Beginner's Heart

Beginner's Heart


Bodhi Day, Rohatsu, or Waking Up ~

Bodhi Day — or Rohatsu, as it’s known in Japan — is the day the Buddha awakens. It’s the day he finds enlightenment, sitting under the pipul tree. December 8th, traditionally.

A dear friend asked me the question I’m usually asking: so what? What does Bodhi Day mean? Disclaimer here: I’m not a worshipping kind of Buddhist. I don’t believe the Buddha was a god, nor even divine. The whole point to Buddhism is that a human being did this — achieved enlightenment. And that the rest of us — because he elected to teach — can also choose that path.

So here’s what I believe, and why Bodhi Day is important:

I believe in little enlightenments — like the day I realised that all the people and beings and plants and seas and fallen stars still live. In our breaths. That as we breathe out, we breathe our own cells into the air. And as we breathe in, we breathe in dinosaurs and comets and poets and bees and Frederick Douglass and Christopher Marlowe and Rumi and wars and loss and love and all that makes up our amazing world. And this connects us. To each other ~ in a kind of web that extends in all directions. Forever.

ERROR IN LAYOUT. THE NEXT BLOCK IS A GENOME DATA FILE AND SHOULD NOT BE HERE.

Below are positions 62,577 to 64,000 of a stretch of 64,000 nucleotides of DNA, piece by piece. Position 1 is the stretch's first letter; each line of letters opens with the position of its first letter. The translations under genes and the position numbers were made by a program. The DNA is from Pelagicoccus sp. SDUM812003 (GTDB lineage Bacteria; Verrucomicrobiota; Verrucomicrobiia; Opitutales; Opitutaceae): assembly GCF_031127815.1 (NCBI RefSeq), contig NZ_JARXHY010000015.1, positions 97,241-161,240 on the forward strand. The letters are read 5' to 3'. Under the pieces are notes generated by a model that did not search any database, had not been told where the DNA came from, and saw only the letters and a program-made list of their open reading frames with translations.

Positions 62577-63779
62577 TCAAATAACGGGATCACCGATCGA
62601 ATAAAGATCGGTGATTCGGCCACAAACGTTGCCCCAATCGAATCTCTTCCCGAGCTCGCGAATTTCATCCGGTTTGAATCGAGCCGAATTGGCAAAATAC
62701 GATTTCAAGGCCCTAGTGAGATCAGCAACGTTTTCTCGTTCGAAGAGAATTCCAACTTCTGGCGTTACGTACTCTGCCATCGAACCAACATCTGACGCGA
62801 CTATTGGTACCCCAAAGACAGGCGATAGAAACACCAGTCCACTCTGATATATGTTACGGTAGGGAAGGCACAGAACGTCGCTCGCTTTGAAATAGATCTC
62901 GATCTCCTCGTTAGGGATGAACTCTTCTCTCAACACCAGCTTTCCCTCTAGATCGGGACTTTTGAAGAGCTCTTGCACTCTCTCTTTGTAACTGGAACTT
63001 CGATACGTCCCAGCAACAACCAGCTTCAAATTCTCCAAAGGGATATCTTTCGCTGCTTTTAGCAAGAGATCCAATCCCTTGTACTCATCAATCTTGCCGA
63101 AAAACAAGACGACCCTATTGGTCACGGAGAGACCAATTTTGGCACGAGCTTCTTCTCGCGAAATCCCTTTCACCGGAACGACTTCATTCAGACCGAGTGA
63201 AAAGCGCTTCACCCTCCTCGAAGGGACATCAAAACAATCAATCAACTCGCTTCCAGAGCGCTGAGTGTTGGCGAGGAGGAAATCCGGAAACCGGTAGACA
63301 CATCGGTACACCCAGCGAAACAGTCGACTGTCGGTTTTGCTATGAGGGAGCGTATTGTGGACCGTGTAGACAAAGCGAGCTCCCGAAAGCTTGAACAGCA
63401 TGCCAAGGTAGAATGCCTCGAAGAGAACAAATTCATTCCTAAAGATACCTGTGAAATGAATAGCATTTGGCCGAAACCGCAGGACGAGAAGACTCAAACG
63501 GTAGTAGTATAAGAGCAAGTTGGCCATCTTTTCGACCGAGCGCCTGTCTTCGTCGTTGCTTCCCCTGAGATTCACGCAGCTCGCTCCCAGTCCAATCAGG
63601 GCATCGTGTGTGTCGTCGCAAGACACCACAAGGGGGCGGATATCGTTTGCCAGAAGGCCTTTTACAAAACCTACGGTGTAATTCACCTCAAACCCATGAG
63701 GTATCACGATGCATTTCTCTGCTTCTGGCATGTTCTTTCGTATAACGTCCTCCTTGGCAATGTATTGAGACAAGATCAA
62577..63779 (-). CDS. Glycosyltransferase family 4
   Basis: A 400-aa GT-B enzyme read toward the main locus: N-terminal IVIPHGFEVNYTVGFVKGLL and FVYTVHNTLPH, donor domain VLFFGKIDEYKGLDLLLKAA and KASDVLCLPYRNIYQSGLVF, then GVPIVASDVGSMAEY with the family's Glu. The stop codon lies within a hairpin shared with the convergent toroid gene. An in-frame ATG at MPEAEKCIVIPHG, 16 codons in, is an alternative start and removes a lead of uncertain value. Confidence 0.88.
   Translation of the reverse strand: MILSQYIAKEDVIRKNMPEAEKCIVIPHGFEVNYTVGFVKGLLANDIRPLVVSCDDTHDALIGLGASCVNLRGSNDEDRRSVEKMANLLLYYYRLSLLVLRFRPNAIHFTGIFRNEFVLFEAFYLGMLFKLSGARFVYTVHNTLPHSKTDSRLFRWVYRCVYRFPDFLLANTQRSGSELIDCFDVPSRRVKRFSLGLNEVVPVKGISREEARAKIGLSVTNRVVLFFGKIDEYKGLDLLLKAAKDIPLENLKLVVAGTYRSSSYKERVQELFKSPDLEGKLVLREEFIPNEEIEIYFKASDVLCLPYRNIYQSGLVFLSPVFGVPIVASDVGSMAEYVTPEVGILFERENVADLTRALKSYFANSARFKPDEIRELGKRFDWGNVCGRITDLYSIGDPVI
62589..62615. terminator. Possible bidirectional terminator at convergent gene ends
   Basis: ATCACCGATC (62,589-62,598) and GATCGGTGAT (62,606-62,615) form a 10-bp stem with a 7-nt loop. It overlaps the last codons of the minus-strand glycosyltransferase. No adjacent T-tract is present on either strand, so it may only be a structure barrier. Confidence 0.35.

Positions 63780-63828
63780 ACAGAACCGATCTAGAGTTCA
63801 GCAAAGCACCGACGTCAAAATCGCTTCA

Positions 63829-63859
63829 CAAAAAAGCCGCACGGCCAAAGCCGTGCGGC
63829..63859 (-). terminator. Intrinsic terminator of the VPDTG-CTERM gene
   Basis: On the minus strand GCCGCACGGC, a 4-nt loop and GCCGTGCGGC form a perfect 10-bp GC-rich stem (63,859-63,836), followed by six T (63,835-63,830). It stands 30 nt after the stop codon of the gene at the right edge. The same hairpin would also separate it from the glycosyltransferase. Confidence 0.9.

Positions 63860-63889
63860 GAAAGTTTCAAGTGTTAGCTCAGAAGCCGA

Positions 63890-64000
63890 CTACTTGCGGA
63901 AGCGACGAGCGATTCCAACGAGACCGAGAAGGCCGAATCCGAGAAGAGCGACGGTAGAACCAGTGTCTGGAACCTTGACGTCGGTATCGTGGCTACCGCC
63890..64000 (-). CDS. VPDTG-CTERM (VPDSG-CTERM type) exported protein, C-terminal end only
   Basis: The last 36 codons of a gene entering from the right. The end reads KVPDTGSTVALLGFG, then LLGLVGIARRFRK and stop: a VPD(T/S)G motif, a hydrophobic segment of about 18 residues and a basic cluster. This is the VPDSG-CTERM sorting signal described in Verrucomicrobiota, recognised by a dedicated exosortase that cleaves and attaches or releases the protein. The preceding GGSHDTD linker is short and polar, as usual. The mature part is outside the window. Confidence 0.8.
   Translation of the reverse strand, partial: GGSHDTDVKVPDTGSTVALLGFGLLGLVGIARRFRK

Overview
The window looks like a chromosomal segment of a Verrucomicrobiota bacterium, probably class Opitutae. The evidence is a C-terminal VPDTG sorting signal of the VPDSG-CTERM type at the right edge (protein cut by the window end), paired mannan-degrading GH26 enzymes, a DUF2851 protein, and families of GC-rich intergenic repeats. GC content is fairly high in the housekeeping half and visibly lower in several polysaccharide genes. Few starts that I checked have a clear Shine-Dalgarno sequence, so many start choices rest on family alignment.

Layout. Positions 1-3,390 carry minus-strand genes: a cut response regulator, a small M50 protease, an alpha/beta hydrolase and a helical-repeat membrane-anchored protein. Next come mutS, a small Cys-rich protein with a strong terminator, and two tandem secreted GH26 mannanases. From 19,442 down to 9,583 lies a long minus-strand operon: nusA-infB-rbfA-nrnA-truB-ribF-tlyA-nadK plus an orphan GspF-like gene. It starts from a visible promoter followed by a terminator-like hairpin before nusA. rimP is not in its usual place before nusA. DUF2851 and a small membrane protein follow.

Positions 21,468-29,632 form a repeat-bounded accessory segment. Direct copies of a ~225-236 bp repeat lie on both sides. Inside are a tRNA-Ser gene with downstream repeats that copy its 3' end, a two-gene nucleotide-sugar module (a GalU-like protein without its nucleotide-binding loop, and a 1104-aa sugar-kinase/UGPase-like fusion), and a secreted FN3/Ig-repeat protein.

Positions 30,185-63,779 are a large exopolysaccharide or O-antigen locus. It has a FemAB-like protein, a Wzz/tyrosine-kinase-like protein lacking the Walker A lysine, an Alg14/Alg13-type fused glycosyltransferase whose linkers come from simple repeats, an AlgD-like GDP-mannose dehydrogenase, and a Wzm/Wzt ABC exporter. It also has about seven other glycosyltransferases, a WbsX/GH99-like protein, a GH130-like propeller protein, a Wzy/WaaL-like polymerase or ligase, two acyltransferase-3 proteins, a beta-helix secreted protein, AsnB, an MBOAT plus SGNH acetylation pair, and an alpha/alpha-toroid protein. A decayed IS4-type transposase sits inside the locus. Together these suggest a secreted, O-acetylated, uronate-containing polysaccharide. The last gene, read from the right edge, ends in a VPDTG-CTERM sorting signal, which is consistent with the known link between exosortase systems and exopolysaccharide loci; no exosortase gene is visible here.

I believe in the day I drove into honeyed golden light — it might have been November — and drank in the  air and the blue Oklahoma sky and thought: this is enough. This moment, this light ~ it’s enough. Or the night when I listened to my heart breaking, felt it fall to pieces for my mother’s old age, and realised: we are all this fearful. And in the ragged breathing for all of us, I was comforted. Or the moment I held my aging mother-in-law in a tight hug, and inhaled deeply, grateful for the material presence of her fragile, birdbone body. You’re still here. Dimming mind does not shadow bright heart.

None of these is enlightenment, not by a long shot. They’re each only a  tiny glimpse along a journey full of detours (my anger at injustice, my frustration with my own impatience), a path strewn with obstacles my vanities, my prides. A life lived with a fallible human heart.

And the point to Bodhi Day?It celebrates possibility. Ours. Because a guy named Siddhartha achieved enlightenment, we know it’s possible. Because he laid out some fairly simple suggestions life is transient/ desire is suffering/ compassion is the way we can live better lives. Become better people. Leave this world better for our having breathed into it.

I’m so far from anything other than tiny glimpses of possibility that I’m profoundly grateful for Bodhi Day. For the knowledge that someone else managed to get it together. That he thought some of us might be able to, as well. And Bodhi Day is like a promise to a child (at least for me): when you grow up? Things will be different. You’ll make it. I promise.

Happy Bodhi Day. Happy Rohatsu, if you’re in the Zen tradition. Happy Possibility.

 

 



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